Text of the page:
Regional Gardening Reports :: National Gardening Association

In the Garden:
Southwestern Deserts
June, 2004
Regional Report

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A few missing blocks adds charm to this privacy wall. I bet my friend's mail carrier enjoys a break from stuffing the typical rows of mailboxes, too!

Hole In The Wall Garden

The car dealer's time and temperature sign flashed 104 degrees as I merged onto the freeway this morning. That's downright ridiculous and seems to bode ill for a long, hot summer.

I think it's unpleasant to do any "heavy lifting" in the garden when temperatures are that high. I maintain the plants that are already growing during the cool (relatively speaking), early morning hours and will wait until fall to dig and plant. Even my compost pile is in resting mode. I let the pink trumpet vine clamber all over it, as its foliage shades it and helps maintain at least a bit of moisture. I like the look of an enormous green blob in the backyard too!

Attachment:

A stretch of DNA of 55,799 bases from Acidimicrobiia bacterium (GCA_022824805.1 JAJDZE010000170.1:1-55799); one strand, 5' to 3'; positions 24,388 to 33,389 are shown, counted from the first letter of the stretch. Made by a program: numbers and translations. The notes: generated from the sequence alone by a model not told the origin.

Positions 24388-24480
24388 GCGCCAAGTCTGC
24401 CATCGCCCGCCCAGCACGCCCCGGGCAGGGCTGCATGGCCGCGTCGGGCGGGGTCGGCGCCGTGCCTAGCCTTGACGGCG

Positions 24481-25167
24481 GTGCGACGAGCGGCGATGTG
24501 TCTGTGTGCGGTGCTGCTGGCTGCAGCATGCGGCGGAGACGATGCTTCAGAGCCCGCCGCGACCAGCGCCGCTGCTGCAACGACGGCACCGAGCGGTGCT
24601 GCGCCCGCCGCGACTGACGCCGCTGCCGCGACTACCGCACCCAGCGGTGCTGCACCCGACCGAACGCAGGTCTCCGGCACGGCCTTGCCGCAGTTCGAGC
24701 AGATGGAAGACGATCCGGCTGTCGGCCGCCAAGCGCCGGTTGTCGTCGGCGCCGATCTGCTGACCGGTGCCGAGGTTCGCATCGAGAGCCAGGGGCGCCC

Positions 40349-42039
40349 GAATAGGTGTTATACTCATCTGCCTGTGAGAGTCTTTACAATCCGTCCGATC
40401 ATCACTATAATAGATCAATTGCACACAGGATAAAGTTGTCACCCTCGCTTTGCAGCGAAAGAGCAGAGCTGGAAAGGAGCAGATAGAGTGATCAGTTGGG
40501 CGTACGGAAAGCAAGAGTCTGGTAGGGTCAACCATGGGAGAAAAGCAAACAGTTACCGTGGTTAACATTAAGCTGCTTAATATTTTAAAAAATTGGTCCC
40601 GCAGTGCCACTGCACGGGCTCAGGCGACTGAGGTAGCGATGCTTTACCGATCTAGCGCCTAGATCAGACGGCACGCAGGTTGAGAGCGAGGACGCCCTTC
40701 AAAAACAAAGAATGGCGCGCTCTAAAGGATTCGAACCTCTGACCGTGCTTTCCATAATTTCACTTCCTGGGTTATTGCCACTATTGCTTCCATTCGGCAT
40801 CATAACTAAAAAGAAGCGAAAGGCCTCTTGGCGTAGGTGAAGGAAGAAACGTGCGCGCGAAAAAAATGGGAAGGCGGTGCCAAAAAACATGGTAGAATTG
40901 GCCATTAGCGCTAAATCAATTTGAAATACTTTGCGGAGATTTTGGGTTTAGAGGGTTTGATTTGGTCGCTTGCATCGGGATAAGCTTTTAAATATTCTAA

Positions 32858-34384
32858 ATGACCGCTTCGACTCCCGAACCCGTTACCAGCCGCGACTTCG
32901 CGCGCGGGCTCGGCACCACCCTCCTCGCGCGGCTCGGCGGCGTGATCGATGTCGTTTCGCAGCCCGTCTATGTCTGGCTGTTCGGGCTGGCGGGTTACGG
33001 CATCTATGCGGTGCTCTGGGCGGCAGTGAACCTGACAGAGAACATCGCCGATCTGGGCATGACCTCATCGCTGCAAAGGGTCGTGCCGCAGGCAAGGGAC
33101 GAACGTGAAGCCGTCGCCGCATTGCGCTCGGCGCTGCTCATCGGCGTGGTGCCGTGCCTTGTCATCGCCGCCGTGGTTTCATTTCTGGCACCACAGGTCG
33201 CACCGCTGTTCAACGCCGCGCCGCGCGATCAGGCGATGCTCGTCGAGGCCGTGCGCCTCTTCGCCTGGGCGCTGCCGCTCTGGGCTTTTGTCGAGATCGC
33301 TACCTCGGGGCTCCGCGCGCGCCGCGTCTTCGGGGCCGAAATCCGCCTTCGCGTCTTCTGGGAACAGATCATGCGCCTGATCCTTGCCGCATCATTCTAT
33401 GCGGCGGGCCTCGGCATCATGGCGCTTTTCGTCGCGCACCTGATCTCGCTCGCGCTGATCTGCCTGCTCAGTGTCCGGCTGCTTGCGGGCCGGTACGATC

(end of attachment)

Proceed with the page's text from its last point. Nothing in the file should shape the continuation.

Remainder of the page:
I haven't gotten into sync with triple digits yet, but I don't let the heat stop me from thinking about gardening. Summer in the desert is the perfect time to dig out folders of gardening ideas clipped from magazines and photos taken while traveling or on garden tours. I sort through the stacks and create a wish list of projects and plants to consider when reasonable weather returns.

Making Mini Gardens in Unlikely Places
A friend of mine who's a Master Gardener and artist fills her landscape with art and whimsical ideas. She's created a "hole in the wall" garden that breaks up the monotony of the basic block wall that surrounds so many homes in the Southwest. She left a few blocks out in a random pattern, creating spaces for plants or garden art. It reminds me of the character in "To Kill a Mockingbird" who left treasures for Scout and her brother to find in a tree hollow. Wouldn't it be fun to leave garden-related treasures in a hole in the wall for your little ones, to encourage a love of gardening and nature?

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